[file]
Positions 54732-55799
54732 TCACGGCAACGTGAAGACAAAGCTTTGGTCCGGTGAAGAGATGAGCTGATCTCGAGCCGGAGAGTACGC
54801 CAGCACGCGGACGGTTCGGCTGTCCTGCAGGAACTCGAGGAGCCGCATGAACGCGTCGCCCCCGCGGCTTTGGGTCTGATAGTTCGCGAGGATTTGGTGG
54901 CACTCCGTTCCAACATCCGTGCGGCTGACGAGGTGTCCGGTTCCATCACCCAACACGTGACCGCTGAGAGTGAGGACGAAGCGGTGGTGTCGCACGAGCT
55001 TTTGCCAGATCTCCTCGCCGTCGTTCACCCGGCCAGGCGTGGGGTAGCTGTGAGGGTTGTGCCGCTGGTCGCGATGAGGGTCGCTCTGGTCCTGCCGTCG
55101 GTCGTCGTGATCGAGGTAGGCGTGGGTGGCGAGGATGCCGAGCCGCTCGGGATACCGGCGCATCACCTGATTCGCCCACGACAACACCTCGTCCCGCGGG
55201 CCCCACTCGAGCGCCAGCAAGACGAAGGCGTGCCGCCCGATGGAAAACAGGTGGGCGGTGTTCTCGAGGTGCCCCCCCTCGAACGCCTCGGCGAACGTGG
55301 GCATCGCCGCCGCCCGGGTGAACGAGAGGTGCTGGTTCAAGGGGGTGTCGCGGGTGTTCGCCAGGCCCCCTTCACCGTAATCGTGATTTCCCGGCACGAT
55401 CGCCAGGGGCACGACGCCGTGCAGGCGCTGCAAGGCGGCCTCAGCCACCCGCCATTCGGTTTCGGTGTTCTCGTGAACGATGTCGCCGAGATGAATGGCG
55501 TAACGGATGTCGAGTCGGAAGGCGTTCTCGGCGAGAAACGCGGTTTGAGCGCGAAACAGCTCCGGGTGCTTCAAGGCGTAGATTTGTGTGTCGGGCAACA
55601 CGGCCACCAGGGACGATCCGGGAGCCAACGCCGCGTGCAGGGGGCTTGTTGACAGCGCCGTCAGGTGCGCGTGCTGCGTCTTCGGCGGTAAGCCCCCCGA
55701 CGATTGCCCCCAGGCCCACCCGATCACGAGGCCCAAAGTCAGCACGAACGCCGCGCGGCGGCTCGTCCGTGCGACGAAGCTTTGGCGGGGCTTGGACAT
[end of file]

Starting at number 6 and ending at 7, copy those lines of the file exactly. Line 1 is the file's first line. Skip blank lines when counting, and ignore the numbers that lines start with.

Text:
55101 GTCGTCGTGATCGAGGTAGGCGTGGGTGGCGAGGATGCCGAGCCGCTCGGGATACCGGCGCATCACCTGATTCGCCCACGACAACACCTCGTCCCGCGGG
55201 CCCCACTCGAGCGCCAGCAAGACGAAGGCGTGCCGCCCGATGGAAAACAGGTGGGCGGTGTTCTCGAGGTGCCCCCCCTCGAACGCCTCGGCGAACGTGG